I recently wrote about the opportunity that I had to hear from Ali Abu Awwad, the co-founder of Roots, a West Bank based organization dedicated to peaceful dialogue, at a local Reconstructionist temple. I wondered why it was that I had not had the opportunity to hear from those like Awaad in any Orthodox institutions. After the event, I discovered that my friend Rabbi Hanan Schlesinger, who lives in Alon Shvut, was one of the co-founders of Roots. When I reached out to him, he told me that he had been unsuccessful in finding Orthodox institutions in the US and Canada that were willing to host a Roots event. I expressed my hope that this was just an aberration, and that I was interested in serving as a matchmaker of sorts, and helping to identify Orthodox shuls and schools that would host such an event.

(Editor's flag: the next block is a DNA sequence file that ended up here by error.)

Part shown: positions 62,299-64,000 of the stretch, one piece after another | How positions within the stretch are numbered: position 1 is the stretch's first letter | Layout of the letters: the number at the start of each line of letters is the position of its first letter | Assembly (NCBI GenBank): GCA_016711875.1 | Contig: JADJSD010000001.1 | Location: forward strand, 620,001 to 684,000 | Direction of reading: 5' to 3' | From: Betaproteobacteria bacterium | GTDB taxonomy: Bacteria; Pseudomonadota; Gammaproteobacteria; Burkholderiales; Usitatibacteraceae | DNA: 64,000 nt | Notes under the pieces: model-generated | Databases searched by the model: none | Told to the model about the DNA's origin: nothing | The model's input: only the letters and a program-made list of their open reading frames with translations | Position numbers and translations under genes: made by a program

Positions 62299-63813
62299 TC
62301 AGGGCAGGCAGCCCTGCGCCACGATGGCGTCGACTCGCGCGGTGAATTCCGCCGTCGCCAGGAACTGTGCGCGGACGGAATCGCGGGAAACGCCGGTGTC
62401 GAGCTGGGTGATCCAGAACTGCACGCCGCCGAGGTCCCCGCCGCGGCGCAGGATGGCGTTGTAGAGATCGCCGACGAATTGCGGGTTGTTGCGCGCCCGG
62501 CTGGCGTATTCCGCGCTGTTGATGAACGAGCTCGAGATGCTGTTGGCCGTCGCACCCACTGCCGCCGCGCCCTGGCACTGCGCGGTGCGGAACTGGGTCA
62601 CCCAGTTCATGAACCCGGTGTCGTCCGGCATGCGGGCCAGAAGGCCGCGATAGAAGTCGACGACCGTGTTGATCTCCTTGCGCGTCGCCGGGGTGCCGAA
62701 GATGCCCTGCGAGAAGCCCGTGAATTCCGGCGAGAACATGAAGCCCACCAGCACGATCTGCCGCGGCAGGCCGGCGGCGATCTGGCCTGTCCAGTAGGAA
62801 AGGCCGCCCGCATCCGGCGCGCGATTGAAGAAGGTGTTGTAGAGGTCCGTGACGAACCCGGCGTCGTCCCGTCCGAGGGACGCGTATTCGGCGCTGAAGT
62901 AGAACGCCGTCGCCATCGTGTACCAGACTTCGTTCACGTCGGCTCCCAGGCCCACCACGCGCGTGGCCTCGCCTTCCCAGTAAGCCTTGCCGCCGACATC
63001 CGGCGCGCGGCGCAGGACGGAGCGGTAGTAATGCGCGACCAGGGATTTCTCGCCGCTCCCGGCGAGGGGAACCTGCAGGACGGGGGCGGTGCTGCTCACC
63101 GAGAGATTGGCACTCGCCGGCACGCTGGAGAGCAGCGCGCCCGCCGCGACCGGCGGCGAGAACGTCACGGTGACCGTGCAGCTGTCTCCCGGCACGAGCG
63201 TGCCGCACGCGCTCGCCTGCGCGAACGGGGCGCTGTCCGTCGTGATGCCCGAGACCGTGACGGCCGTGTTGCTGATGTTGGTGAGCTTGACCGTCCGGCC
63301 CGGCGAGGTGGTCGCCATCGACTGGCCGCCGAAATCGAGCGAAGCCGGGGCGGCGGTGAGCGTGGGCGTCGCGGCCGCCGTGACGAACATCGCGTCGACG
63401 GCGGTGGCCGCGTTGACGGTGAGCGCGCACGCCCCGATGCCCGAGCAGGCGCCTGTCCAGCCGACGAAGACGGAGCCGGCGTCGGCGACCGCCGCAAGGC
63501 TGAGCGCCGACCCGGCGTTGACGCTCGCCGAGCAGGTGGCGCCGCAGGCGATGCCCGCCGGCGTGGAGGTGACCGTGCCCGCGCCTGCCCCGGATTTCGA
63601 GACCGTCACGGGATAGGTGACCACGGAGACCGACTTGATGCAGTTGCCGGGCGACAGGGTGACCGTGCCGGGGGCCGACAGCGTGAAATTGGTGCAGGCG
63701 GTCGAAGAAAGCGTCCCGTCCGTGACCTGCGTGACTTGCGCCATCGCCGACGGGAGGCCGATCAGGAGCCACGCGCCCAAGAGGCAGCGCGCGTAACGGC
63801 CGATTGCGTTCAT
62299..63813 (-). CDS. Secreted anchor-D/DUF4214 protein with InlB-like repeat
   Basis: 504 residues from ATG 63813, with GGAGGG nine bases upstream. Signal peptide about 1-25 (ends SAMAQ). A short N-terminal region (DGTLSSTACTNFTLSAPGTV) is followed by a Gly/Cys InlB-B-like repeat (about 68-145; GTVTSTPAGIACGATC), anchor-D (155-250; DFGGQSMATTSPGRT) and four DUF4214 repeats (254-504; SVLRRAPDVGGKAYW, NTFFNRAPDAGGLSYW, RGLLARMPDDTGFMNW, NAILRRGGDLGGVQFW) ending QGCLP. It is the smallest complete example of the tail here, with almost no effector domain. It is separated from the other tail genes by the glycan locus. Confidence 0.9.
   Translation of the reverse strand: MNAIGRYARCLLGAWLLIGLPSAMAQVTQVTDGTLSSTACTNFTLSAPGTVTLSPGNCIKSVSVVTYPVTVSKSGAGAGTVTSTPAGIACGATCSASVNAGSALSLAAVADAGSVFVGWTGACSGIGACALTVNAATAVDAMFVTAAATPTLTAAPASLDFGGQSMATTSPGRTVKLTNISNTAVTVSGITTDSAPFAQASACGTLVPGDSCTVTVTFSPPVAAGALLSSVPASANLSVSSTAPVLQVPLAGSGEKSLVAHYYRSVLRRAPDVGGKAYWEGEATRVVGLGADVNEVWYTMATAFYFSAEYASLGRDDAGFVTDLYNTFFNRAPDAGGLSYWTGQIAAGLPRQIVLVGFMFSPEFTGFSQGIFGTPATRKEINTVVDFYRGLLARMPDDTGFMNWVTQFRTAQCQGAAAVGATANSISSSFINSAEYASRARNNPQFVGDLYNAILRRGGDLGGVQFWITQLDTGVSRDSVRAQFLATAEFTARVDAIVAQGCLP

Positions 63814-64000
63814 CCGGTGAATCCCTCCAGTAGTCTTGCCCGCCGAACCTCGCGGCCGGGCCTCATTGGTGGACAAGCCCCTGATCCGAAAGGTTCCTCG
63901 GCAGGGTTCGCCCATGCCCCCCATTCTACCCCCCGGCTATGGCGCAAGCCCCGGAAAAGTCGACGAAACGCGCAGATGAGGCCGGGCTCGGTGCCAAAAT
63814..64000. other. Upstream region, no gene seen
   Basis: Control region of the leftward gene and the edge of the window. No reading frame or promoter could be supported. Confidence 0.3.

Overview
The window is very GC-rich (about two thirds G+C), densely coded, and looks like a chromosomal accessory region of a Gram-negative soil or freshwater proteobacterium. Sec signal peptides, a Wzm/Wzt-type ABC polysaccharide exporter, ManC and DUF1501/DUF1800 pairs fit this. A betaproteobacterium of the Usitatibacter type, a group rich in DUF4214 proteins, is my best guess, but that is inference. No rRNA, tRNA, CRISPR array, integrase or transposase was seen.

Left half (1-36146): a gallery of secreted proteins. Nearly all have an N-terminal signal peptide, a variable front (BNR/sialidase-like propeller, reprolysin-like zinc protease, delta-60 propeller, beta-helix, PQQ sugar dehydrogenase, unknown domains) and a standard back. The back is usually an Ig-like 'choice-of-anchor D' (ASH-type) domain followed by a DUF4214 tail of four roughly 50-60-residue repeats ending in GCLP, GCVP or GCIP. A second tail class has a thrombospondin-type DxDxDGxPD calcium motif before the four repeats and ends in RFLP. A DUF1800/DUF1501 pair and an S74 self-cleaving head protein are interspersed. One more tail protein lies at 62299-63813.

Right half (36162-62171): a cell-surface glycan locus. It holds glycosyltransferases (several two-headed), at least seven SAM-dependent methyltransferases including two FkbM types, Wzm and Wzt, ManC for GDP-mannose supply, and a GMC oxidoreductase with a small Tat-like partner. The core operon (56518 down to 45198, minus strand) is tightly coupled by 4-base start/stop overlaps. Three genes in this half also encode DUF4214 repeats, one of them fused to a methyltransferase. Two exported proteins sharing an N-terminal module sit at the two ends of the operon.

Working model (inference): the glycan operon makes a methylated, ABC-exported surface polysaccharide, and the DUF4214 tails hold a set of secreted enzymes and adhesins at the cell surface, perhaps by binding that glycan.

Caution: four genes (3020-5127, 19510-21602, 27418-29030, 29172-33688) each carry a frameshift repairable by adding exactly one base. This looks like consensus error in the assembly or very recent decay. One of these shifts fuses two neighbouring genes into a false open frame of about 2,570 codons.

In May 2015, Awwad and Schlesinger will be coming back to North America to speak about Roots and the real progress that they are making in creating meaningful dialogue between Israelis and Palestinians. They will be in the States through early June. If you believe in dialogue and are interested in hearing from a legitimate partner for peace, please do not what you can to bring Awwad to speak in your community. Although my focus in this post is on the Orthodox community, I encourage people from all walks of Jewish life to take advantage of this special opportunity. There are real partners for peace who want to talk. Please join the conversation.